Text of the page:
In this issue

Jonathan Tobin: Defending the Right to a Jewish State

Heather Hale: Compliment your kids without giving them big heads

Megan Shauri: 10 ways you are ruining your own happiness

Carolyn Bigda: 8 Best Dividend Stocks for 2015

Kiplinger's Personal Finance editors: 7 Things You Didn't Know About Paying Off Student Loans

Samantha Olson: The Crucial Mistake 55% Of Parents Are Making At Their Baby's Bedtime

Densie Well, Ph.D., R.D. Open your eyes to yellow vegetables

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Rabbi Yonason Goldson: Clarifying one of the greatest philosophical conundrums in theology

Caroline B. Glick: The disappearance of US will

Megan Wallgren: 10 things I've learned from my teenagers

Lizette Borreli: Green Tea Boosts Brain Power, May Help Treat Dementia

John Ericson: Trying hard to be 'positive' but never succeeding? Blame Your Brain

The Kosher Gourmet by Julie Rothman Almondy, flourless torta del re (Italian king's cake), has royal roots, is simple to make, . . . but devour it because it's simply delicious

April 14, 2014

Rabbi Dr Naftali Brawer: Passover frees us from the tyranny of time

Greg Crosby: Passing Over Religion

Eric Schulzke: First degree: How America really recovered from a murder epidemic

Georgia Lee: When love is not enough: Teaching your kids about the realities of adult relationships

Cameron Huddleston: Freebies for Your Lawn and Garden

Gordon Pape: How you can tell if your financial adviser is setting you up for potential ruin

Dana Dovey: Up to 500,000 people die each year from hepatitis C-related liver disease. New Treatment Has Over 90% Success Rate

Justin Caba: Eating Watermelon Can Help Control High Blood Pressure

The Kosher Gourmet by Joshua E. London and Lou Marmon Don't dare pass over these Pesach picks for Manischewitz!

April 11, 2014

Rabbi Hillel Goldberg: Silence is much more than golden

Caroline B. Glick: Forgetting freedom at Passover

Susan Swann: How to value a child for who he is, not just what he does

Cameron Huddleston: 7 Financial Tasks You Should Tackle Right Now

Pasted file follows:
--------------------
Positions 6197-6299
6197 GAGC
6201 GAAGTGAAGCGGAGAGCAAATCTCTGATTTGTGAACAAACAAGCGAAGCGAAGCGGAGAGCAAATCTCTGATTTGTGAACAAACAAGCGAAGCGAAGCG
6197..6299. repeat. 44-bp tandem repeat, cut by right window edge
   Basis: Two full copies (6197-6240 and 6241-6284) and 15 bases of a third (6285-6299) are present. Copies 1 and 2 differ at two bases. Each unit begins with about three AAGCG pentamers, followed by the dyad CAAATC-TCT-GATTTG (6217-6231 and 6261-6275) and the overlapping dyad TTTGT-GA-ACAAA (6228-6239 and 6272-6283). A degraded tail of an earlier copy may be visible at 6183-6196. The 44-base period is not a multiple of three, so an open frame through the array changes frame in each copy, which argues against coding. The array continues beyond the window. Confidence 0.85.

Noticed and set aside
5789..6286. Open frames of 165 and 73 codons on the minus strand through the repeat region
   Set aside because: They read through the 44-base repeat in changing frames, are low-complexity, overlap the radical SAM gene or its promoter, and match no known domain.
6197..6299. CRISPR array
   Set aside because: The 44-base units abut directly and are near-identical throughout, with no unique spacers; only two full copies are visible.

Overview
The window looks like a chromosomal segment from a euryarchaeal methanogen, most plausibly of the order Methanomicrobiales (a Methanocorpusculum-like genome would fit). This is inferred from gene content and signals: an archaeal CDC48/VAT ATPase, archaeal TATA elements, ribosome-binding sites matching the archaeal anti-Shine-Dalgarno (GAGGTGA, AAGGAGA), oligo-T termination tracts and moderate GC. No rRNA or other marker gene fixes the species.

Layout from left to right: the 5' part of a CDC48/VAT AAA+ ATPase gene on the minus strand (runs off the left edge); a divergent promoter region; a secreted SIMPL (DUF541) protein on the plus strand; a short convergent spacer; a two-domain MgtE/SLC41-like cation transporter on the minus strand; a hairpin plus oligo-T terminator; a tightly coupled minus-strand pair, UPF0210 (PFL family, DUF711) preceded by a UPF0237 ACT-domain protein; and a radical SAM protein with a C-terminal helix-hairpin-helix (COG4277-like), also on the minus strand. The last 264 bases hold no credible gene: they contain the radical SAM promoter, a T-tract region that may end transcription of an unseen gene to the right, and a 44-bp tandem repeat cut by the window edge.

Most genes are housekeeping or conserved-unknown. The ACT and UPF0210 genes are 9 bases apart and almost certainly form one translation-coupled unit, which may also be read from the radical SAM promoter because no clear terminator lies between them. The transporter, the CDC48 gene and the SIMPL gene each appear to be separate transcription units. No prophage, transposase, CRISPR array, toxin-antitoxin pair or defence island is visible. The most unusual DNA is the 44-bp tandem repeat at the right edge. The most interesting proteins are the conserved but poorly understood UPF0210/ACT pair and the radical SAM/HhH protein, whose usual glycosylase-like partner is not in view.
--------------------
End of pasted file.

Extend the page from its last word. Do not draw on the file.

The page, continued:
Sandra Block and Lisa Gerstner: How to Profit From Your Passion

Susan Scutti: A Simple Blood Test Might Soon Diagnose Cancer

Chris Weller: Have A Slow Metabolism? Let Science Speed It Up For You

The Kosher Gourmet by Diane Rossen Worthington Whitefish Terrine: A French take on gefilte fish

April 9, 2014

Jonathan Tobin: Why Did Kerry Lie About Israeli Blame?

Samuel G. Freedman: A resolution 70 years later for a father's unsettling legacy of ashes from Dachau

Jessica Ivins: A resolution 70 years later for a father's unsettling legacy of ashes from Dachau

Kim Giles: Asking for help is not weakness

Kathy Kristof and Barbara Hoch Marcus: 7 Great Growth Israeli Stocks

Matthew Mientka: How Beans, Peas, And Chickpeas Cleanse Bad Cholesterol and Lowers Risk of Heart Disease

Sabrina Bachai: 5 At-Home Treatments For Headaches

The Kosher Gourmet by Daniel Neman Have yourself a matzo ball: The secrets bubby never told you and recipes she could have never imagined

April 8, 2014

Lori Nawyn: At Your Wit's End and Back: Finding Peace

Susan B. Garland and Rachel L. Sheedy: Strategies Married Couples Can Use to Boost Benefits

David Muhlbaum: Smart Tax Deductions Non-Itemizers Can Claim

Jill Weisenberger, M.S., R.D.N., C.D.E : Before You Lose Your Mental Edge

Dana Dovey: Coffee Drinkers Rejoice! Your Cup Of Joe Can Prevent Death From Liver Disease

Chris Weller: Electric 'Thinking Cap' Puts Your Brain Power Into High Gear

The Kosher Gourmet by Marlene Parrish A gift of hazelnuts keeps giving --- for a variety of nutty recipes: Entree, side, soup, dessert

April 4, 2014

Rabbi David Gutterman: The Word for Nothing Means Everything

Charles Krauthammer: Kerry's folly, Chapter 3

Amy Peterson: A life of love: How to build lasting relationships with your children

John Ericson: Older Women: Save Your Heart, Prevent Stroke Don't Drink Diet

John Ericson: Why 50 million Americans will still have spring allergies after taking meds

Cameron Huddleston: Best and Worst Buys of April 2014

Stacy Rapacon: Great Mutual Funds for Young Investors

Sarah Boesveld: Teacher keeps promise to mail thousands of former students letters written by their past selves

The Kosher Gourmet by Sharon Thompson Anyone can make a salad, you say. But can they make a great salad? (SECRETS, TESTED TECHNIQUES + 4 RECIPES, INCLUDING DRESSINGS)

April 2, 2014

Paul Greenberg: Death and joy in the spring

Dan Barry: Should South Carolina Jews be forced to maintain this chimney built by Germans serving the Nazis?

Mayra Bitsko: Save me! An alien took over my child's personality

Frank Clayton: Get happy: 20 scientifically proven happiness activities

Susan Scutti: It's Genetic! Obesity and the 'Carb Breakdown' Gene

Lecia Bushak: Why Hand Sanitizer May Actually Harm Your Health

Stacy Rapacon: Great Funds You Can Own for $500 or Less

Cameron Huddleston: 7 Ways to Save on Home Decor

The Kosher Gourmet by Steve Petusevsky Exploring ingredients as edible-stuffed containers (TWO RECIPES + TIPS & TECHINQUES)

Jewish World Review June 6, 2006 / 10 Sivan, 5766

Witness character

By Rabbi Dr. Asher Meir

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Does an expert witness have to be impartial?